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Top programming articles from the year on Opensource.com
Best of Opensource.com: Programming
This list of top programming articles from the year on Opensource.com, showcase the depth of the open source community's latest programming interests. If you share my curiosity for even the tiniest steps forward in open source programming tools and tricks, this article's for you.
PHP has become one of the workhorses of the internet due to its power and flexibility. In this article, Dr. Michael Garbade introduces us to and reviews three PHP frameworks: Symfony, Laravel, and Yii. Frameworks are an almost essential tool for those sites that by their nature require frequent updates and interaction with databases.
All three use templating systems to allow for the creation of PHP code for customized layouts and structures for various web pages, while minimizing the setup work. Dr. Garbade points out the advantages of each framework's approach in terms of flexibility, speed, database utilization, and extensibility. Although he couldn't recommend an overall winner in all of these categories, each framework has its strong points, depending on your needs.
Using Python on the command line is where many us started to learn it, but most of us have also moved to GUI frameworks, especially when user interactivity becomes complex. In this article, Jason Baker introduces three possible approaches—PyQt, Tkinter, and wxPython—each offering a host of tools for GUI programming.
Jason also gives us pointers on the varied and helpful resources that each has to offer.
As Tom Radcliffe points out in this article, C and C++ have a long history of use in embedded systems. C and C++ certainly have an advantage with regard to runtime speed and compactness of compiled code. They are also known for the challenges they present when writing code and often in understanding code someone else has written. In spite of a much shorter existence, Python has come on strong because of its greater ease of learning; thus, its popularity in computer science curricula.
Tom explains the advantages of choosing Python vs. C/C++ for an embedded environment. If runtime speed were the main or only criterion, Python would be at a disadvantage, but in the real world, speed of coding can be a big factor, as well as allowances for user interaction with the system, an area where Python has some points of its own. A bright future for embedded Python seems likely.
This might have made a great article closer to Halloween, but in June, D Ruth Bavosett took us back in time to show us that, today, COBOL isn't a zombie; it's still very much alive. In fact, the GnuCOBOL open source compiler is a modern development. This news is good for the financial sector, which continues to use COBOL widely, just as it did decades ago. Interestingly, the GnuCOBOL compiler works by transforming COBOL into C, then compiling that.
This poll asks readers to choose from Assembly, BASIC, C, COBOL, Fortran, LISP, Pascal, and SQL.
With almost 3200 votes, C is the winner by far, with SQL a solid second.
Tracy Miranda introduces us to the Eclipse Advanced Scripting Environment (EASE), and then gives us a nicely detailed explanation on how to set it up to add your own customizations to Eclipse. A master instructor, she has a great way of explaining the process and shows us some very useful examples of ways to enhance Eclipse IDE. Whether you are seeking to reduce the tedium of repetition, finding code references you need to edit, or even something as "simple" as building in an auto-save function, you will find Tracy smooths the way with her explanation of EASE.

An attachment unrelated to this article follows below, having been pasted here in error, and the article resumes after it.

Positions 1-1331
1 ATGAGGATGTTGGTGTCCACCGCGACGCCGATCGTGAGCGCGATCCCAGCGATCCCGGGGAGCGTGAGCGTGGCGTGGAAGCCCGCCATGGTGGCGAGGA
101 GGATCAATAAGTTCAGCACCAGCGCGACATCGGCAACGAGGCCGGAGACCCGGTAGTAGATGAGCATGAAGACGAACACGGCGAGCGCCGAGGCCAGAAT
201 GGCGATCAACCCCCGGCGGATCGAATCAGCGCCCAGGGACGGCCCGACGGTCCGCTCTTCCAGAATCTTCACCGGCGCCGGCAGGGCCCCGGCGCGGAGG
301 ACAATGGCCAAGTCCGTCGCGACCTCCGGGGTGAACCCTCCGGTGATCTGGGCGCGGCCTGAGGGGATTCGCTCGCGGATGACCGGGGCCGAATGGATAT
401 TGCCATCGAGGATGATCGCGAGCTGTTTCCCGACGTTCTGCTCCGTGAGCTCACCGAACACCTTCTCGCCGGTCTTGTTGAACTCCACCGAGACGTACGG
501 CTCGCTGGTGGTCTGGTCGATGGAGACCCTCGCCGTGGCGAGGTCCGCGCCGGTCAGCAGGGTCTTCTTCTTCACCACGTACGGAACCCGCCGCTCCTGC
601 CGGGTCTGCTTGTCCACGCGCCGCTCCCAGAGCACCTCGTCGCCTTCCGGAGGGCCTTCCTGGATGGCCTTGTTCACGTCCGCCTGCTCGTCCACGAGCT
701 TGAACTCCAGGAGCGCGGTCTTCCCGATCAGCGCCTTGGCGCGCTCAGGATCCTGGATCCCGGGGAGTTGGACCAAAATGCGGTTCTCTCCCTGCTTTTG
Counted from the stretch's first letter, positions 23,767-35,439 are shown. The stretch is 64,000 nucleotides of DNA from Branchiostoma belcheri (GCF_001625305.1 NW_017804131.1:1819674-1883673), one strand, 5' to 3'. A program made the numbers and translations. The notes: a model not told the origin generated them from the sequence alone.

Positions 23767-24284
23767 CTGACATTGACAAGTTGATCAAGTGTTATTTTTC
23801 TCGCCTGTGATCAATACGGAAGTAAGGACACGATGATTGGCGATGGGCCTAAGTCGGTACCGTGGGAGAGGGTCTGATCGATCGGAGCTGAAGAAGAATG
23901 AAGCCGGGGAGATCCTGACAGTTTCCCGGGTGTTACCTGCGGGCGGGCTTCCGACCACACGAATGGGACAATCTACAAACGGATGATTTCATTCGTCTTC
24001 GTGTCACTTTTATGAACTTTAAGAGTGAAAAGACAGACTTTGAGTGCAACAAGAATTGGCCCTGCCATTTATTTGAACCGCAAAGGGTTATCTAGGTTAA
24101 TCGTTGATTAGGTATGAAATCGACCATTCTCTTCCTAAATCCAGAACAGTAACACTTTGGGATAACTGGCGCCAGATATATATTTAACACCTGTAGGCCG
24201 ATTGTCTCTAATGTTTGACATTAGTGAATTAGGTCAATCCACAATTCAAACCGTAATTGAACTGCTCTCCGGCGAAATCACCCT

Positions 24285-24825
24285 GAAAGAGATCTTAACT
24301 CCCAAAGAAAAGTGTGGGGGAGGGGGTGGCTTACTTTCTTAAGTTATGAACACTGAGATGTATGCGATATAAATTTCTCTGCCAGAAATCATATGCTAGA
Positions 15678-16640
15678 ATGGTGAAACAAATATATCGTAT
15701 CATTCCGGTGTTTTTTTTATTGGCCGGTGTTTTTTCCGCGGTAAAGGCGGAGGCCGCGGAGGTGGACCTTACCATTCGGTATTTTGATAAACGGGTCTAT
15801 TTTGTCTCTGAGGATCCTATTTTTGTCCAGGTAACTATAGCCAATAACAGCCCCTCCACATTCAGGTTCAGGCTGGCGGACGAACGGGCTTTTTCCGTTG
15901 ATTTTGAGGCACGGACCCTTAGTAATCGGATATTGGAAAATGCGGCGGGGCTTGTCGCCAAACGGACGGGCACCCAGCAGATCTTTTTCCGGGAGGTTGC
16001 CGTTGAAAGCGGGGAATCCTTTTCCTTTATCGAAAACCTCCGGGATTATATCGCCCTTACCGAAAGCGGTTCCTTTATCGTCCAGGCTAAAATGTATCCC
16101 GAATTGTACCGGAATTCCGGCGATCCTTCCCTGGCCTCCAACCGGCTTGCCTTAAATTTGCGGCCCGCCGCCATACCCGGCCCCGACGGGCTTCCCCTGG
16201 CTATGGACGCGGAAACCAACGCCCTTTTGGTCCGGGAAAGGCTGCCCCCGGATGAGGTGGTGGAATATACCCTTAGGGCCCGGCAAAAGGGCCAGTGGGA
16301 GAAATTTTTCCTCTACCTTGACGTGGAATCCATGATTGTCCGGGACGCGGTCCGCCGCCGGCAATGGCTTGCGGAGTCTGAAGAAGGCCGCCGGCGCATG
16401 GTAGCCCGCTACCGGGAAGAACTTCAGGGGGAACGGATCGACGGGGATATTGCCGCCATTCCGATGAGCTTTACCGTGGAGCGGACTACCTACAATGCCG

Tom Radcliffe gives us some particulars about what is under the hood in both machine learning and data analysis, and he evaluates two languages for working with these specialties. R is a relatively new language that has wide academic use, presumably due to its simplicity and focus on data entry and analysis. Python of course has much more widespread use and is seeing an increasing number of applications, including machine learning. Each approach has its strengths, and the development of further enhancements tailored to these tasks is a pretty sure bet.
Remy DeCausemaker conducts a wonderful interview of Parisa Tabriz, who grew up with only a casual interest in computers, majored in computer engineering in college, and tapped into a keen sense of purpose and focus for cybersecurity. She now works at Google on the Chrome project. She's obviously found a home doing what intrigues her and surely that kind of enthusiasm can only inspire and drive others.
Why manufacturers think they can successfully exclude Linux interoperability from their gadgets is a mystery. We always find ways around roadblocks. Such is the case with ev3dev, a project that Don Watkins looked into for this article. ev3dev works by putting a Debian Linux layer on top of the operating system for LEGO Mindstorms, then it interacts via SSH to send commands to it. As a result, Linux enthusiasts have another toy to play with.
This question is probably in the top five issues that many, if not most, open source projects deal with, and in this article Jeremy Garcia gives us his insights into this challenging problem.
In particular, I like his approach of focusing on the needs and interests of potential contributors. People have to have some buy-in to your project by understanding what it's about, and they also need to have a way to grasp a deeper understanding of what it entails. You have to give contributors some space to feel their way into a role in the project, but above all you need to communicate with them in the most helpful way you can, including and especially involving fixing issues they introduced.
Recruiting help in many ways has to be a 24/7 concept, because you never know from what sort of contact and from which direction your best help may come.